Remove the brisket from the brine solution, discarding the brine. Rinse the brisket thoroughly under cool running water. (Don’t worry, you’re just rinsing the brine solution from the surface of the brisket. The brine will continue to permeate the beef and work its considerable magic.)
Cook the corned beef
- To make the corned beef in your slow cooker, see the Slow Cooker Variation in the FAQs above.To make the corned beef on the stovetop, reach once again for a pot just large enough to hold the brisket. Place the brined brisket inside and add enough water to cover the meat. Add 2 tablespoons of pickling spice and bring to a boil, then reduce the heat, cover, and gently simmer for about 3 hours, or until the brisket is fork-tender. You want to make certain that there’s always enough water to cover the brisket. You may need to occasionally replenish the water if it gets too low.
When the corned beef is done, remove it from the cooking liquid, which can be reserved, and place it on a cutting board. Slice the corned beef and serve it warm, with cabbage and potatoes if desired (see the Variation in the FAQs) or cool it, wrap it, and refrigerate it for up to a week to use in this Reuben sandwich. It’s also not too shabby in corned beef hash. You can dribble the cooking liquid over the cabbage and vegetables or cover and refrigerate the liquid and rewarm it along with your leftover corned beef.
Serving: 1portionCalories: 309kcal (15%)Carbohydrates: 1gProtein: 23g (46%)Fat: 23g (35%)Saturated Fat: 7g (44%)Polyunsaturated Fat: 1gMonounsaturated Fat: 11gCholesterol: 84mg (28%)Sodium: 1898mg (83%)Potassium: 463mg (13%)Vitamin C: 42mg (51%)Calcium: 11mg (1%)Iron: 3mg (17%)
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This homemade corned beef recipe is so damn good, it’s almost enough to make me consider converting back to Catholicism. The One and I absolutely love it. I’ve been making this recipe from Michael Ruhlman for years, and of course, I whip it up every St. Patty’s Day. (The first photo below is me going rogue. Instead of using first-cut brisket, I used the uber-fatty second cut, as it was all I had in the freezer. I trimmed much of the fat cap. We’ll see how it turns out. Stay tuned.) Over the years, I’ve played around a little with the brine ingredients: more bay leaves, a bit more ginger, more peppercorns. I don’t particularly like corned beef and cabbage, so The One and I go straight to corned beef sandwiches or Reuben sandwiches and, naturally, corned beef hash. When the weather warms up—will it ever happen, God? (I told you I get really religious-y around corned beef-time)—I want to make pastrami, which is really just a smoked cousin of corned beef.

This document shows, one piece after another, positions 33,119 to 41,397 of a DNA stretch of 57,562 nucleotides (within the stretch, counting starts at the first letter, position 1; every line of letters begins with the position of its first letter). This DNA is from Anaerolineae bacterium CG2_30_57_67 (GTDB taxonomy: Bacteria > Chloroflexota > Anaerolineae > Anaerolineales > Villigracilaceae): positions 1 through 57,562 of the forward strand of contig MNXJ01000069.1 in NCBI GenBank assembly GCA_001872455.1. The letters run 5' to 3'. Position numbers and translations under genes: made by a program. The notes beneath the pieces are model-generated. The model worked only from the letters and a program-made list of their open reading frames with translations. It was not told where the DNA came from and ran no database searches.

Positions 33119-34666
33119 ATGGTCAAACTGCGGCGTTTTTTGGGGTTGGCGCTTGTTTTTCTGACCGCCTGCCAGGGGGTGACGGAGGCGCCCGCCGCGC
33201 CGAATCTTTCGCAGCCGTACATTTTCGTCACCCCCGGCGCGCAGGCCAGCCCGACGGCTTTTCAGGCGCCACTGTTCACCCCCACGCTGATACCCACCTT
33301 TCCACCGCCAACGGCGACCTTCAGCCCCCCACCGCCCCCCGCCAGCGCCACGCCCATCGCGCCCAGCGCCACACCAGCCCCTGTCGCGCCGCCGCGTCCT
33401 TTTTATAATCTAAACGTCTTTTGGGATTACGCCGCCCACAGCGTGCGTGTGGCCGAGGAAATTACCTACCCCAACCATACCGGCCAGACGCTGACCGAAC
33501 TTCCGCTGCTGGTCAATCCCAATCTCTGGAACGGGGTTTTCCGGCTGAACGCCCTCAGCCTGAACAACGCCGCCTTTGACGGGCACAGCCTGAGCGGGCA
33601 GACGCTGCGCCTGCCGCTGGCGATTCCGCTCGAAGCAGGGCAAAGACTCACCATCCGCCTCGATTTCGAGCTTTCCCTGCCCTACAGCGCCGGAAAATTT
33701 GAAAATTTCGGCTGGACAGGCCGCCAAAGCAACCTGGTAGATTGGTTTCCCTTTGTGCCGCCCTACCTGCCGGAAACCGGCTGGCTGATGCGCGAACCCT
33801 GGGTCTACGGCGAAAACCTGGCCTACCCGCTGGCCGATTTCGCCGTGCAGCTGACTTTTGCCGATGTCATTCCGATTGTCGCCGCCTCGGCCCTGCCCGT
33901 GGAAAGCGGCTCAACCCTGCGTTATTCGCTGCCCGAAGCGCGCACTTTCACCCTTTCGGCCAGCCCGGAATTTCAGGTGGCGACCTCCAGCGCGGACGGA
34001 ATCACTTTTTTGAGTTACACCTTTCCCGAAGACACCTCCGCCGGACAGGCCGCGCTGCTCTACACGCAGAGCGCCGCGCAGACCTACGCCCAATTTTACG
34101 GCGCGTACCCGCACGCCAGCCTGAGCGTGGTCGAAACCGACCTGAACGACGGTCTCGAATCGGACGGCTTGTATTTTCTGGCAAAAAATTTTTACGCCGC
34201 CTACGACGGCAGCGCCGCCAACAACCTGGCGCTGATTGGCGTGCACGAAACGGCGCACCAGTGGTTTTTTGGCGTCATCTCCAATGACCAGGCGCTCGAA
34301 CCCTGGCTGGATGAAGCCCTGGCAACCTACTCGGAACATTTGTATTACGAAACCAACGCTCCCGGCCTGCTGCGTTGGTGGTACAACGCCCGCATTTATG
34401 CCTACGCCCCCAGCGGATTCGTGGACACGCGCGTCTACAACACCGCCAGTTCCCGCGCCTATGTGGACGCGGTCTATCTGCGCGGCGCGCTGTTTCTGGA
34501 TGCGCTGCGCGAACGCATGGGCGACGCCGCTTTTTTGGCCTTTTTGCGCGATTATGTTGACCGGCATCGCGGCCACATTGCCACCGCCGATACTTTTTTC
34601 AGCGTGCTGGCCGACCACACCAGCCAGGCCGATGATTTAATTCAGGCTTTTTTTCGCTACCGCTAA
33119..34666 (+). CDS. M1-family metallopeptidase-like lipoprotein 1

Well, using the second cut proved to be a wise move. You can always get rid of fat, but you can’t add it. Judicious trimming prior to brining and careful carving after the meat was cooked yielded juicy, tender, memorable corned beef–the best I’ve ever made (below). So from here on out, it’s second cut for us.